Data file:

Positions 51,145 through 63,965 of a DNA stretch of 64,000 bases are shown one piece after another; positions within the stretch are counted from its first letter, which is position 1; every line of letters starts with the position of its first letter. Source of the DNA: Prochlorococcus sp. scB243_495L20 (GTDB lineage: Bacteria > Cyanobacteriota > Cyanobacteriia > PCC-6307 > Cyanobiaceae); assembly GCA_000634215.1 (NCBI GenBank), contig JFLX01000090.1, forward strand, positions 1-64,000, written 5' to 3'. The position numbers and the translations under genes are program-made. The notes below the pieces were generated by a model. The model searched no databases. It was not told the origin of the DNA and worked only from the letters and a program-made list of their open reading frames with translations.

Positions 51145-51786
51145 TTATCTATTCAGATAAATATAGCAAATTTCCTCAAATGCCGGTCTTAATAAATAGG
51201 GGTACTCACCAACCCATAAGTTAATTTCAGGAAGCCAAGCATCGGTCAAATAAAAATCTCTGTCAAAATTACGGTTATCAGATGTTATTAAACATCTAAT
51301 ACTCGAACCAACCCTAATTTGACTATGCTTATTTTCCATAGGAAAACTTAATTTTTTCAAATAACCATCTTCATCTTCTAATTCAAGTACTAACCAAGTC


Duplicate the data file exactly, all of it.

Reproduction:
Positions 51,145 through 63,965 of a DNA stretch of 64,000 bases are shown one piece after another; positions within the stretch are counted from its first letter, which is position 1; every line of letters starts with the position of its first letter. Source of the DNA: Prochlorococcus sp. scB243_495L20 (GTDB lineage: Bacteria > Cyanobacteriota > Cyanobacteriia > PCC-6307 > Cyanobiaceae); assembly GCA_000634215.1 (NCBI GenBank), contig JFLX01000090.1, forward strand, positions 1-64,000, written 5' to 3'. The position numbers and the translations under genes are program-made. The notes below the pieces were generated by a model. The model searched no databases. It was not told the origin of the DNA and worked only from the letters and a program-made list of their open reading frames with translations.

Positions 51145-51786
51145 TTATCTATTCAGATAAATATAGCAAATTTCCTCAAATGCCGGTCTTAATAAATAGG
51201 GGTACTCACCAACCCATAAGTTAATTTCAGGAAGCCAAGCATCGGTCAAATAAAAATCTCTGTCAAAATTACGGTTATCAGATGTTATTAAACATCTAAT
51301 ACTCGAACCAACCCTAATTTGACTATGCTTATTTTCCATAGGAAAACTTAATTTTTTCAAATAACCATCTTCATCTTCTAATTCAAGTACTAACCAAGTC